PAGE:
The present invention relates to an improved molten carbonate fuel cell system. This system includes a fuel stream inlet, an oxidant stream inlet, and a molten carbonate fuel cell having an anode chamber, a cathode chamber, an anode, a cathode and an electrolyte disposed therebetween and in intimate contact with said anode and cathode. The improvement comprises a sulfur scrubber in flow communication with oxidant stream inlet and said cathode chamber.
The present invention further relates to the removal of sulfur from a molten carbonate fuel cell system. This removal method includes introducing a fuel stream containing hydrogen to the anode where the hydrogen reacts with carbonate ions to form carbon dioxide, water, and free electrons, and also reacts with sulfate ions to form hydrogen sulfide. The reformed fuel stream is then removed from the anode as anode exhaust. An oxidant stream is introduced to a sulfur scrubber which absorbs any sulfur compounds. The scrubbed stream is then introduced to the cathode where the oxygen, carbon dioxide, and free electrons react to form carbonate ions which migrate across the electrolyte to react with the hydrogen. The scrubbed stream then exits the cathode as a cathode exhaust stream.
The foregoing and other features and advantages of the present invention will become more apparent from the following description and accompanying drawing.
The figure is one embodiment of the molten carbonate fuel cell system of the present invention.
Referring to the Figure, which is meant to be exemplary not limiting, the molten carbonate fuel cell system of the present invention includes a reformer 5 having a reformer catalyst, a molten carbonate fuel cell 50, a burner 33, and a sulfur scrubber 29. The molten carbonate fuel cell 50 can either be a single molten carbonate fuel cell or a plurality of molten carbonate fuel cells which are typically electrically connected in series. Each fuel cell has an anode chamber 15, a cathode chamber 13, an anode 17, a cathode 11, and a molten carbonate electrolyte 9 disposed therebetween and in intimate contact with the anode 17 and cathode 11.
Operation of this molten carbonate fuel cell system comprises introducing a fuel stream 1 and water vapor to the reformer 5. The fuel stream 1 is generally a hydrogen stream or a conventional hydrocarbon fuel such as naphtha, natural gas, propane, coal gas, and others. Since this fuel typically contains sulfur impurities, it is preferred to pretreat the fuel prior to introducing it to the molten carbonate fuel cell system, thereby reducing poisoning of the reformer catalyst. It should be noted that even the pretreated fuel stream typically contains some sulfur impurities. However, this source of sulfur should be minimal and less than about 5% of the total sulfur introduced to the system, typically equal to or less than about 0.01 ppm.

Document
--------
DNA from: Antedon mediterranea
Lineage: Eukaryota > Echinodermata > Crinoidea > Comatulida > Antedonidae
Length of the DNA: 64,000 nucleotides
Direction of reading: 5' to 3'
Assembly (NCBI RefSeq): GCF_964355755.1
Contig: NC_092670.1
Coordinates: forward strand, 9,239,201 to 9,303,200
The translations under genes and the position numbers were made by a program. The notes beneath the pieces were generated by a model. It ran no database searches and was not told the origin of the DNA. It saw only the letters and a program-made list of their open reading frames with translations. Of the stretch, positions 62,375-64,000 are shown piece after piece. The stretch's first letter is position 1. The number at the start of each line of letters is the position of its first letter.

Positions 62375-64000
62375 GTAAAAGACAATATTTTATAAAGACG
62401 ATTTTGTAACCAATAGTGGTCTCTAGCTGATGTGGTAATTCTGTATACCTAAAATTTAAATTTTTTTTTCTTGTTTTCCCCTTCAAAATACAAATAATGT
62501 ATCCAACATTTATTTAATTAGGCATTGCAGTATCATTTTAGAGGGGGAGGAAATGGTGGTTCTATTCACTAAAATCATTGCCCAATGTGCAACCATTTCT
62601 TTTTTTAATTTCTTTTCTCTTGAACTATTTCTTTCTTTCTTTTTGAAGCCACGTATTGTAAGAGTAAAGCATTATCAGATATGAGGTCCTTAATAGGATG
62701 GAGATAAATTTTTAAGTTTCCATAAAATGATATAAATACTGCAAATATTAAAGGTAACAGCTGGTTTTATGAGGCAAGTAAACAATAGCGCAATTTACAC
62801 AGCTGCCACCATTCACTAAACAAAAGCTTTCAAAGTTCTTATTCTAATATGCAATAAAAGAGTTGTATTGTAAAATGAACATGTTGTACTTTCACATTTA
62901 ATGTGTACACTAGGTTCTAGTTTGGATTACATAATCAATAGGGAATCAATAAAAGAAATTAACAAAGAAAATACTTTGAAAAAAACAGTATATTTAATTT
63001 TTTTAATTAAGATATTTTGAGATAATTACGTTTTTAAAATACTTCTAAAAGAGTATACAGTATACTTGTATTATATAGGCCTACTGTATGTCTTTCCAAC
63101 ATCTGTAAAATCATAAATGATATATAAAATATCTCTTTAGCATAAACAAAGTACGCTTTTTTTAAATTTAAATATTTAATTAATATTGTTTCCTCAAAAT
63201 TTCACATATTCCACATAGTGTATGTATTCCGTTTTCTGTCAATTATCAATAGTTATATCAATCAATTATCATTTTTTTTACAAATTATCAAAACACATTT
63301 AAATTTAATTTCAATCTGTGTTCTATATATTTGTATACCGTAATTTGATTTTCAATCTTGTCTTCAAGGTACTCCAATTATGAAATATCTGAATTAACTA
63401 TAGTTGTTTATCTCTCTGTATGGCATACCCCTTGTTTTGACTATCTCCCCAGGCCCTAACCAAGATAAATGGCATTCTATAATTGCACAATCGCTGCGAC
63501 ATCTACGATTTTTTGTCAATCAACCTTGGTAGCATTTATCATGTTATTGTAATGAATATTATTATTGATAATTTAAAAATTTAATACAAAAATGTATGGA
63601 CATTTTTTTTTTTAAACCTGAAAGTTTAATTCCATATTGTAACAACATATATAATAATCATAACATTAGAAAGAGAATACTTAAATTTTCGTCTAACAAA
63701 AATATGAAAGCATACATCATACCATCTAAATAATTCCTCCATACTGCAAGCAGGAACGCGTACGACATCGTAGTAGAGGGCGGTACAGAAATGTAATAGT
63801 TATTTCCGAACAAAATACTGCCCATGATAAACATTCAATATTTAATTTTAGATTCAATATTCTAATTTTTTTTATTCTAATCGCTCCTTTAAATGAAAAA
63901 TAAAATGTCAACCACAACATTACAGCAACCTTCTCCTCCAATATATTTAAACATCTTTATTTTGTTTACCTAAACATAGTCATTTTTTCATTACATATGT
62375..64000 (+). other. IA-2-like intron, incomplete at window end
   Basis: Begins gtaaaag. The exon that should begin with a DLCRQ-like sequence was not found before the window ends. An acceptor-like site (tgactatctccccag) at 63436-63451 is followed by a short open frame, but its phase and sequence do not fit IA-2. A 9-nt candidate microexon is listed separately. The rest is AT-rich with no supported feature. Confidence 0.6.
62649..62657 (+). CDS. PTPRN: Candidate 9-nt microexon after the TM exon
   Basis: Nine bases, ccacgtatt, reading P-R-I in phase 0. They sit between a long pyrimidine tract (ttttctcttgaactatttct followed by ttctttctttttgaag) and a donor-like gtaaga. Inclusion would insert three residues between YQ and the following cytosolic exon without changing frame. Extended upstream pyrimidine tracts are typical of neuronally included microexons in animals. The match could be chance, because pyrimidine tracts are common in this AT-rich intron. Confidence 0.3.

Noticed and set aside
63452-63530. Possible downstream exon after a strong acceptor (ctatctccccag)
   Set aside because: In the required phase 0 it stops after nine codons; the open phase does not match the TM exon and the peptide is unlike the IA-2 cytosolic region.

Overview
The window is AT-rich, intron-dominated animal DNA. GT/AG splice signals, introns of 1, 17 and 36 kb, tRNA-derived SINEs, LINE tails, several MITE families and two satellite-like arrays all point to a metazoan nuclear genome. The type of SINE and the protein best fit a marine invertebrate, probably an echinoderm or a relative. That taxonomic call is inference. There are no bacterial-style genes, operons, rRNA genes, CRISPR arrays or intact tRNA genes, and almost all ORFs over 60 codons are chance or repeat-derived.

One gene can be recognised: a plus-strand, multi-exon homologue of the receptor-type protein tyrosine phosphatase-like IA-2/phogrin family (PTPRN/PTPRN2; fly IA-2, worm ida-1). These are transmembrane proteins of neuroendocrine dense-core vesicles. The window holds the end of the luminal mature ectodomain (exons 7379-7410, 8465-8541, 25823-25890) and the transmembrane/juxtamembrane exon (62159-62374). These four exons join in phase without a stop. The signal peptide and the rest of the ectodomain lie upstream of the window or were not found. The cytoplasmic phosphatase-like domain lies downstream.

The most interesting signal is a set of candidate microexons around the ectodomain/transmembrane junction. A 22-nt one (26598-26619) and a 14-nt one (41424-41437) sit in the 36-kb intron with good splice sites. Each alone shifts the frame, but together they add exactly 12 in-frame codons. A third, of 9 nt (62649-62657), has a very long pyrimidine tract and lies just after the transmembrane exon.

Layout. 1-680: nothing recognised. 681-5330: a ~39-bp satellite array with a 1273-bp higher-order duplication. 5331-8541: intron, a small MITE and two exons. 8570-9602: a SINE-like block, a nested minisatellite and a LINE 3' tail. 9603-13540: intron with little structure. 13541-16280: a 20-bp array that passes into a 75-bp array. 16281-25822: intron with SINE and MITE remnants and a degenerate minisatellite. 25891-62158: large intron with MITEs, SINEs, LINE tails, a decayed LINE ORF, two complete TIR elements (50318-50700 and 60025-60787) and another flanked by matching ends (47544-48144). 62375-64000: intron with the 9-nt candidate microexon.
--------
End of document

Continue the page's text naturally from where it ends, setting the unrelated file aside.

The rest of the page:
The water vapor entering the reformer 5 is generally provided by recycling a large portion of the anode exhaust 19 to the reformer 5 via anode exhaust recycle stream 16. Additional water vapor can be introduced with the fuel stream if desired.
Within the reformer 5, the combined fuel and anode exhaust recycle stream 3 intimately contacts the reformer catalyst and reacts in an endothermic reaction to form hydrogen, carbon dioxide and carbon monoxide. Heat for this endothermic reaction is preferably provided by the waste heat in the anode exhaust recycle stream 16 which is at elevated temperatures, typically between about 1100° F. (593° C.) and about 1300° F. (705° C.). The reformer catalyst is a conventional steam reformer catalyst such as nickel based catalysts, and noble metal based catalysts such as platinum, ruthenium, palladium, rhodium, among others, while the reformer 5 is an adiabatic reformer which uses sensible heat in the stream entering the reformer to provide the endothermic heat required for reforming the hydrocarbon fuel to hydrogen, carbon dioxide, and carbon monoxide.
The reformer 5 is typically located in an anode gas recycle loop 40 prior to the molten carbonate fuel cell 50 such that the fuel is converted to hydrogen prior to entering the fuel cell. It is preferred to locate the reformer 5 external to the molten carbonate fuel cell 50, thereby isolating the reformer catalyst from the molten carbonate electrolyte which can poison it. Additionally, such a location allows the use of larger volumes of catalyst than can conveniently fit within the anode cavity, thereby reducing the frequency in which this catalyst must be replaced. Finally, locating the reformer 5 external to the molten carbonate fuel cell allows easier replacement of the reformer catalyst. However, the spirit and scope of the present invention are not affected by the placement of the reformer.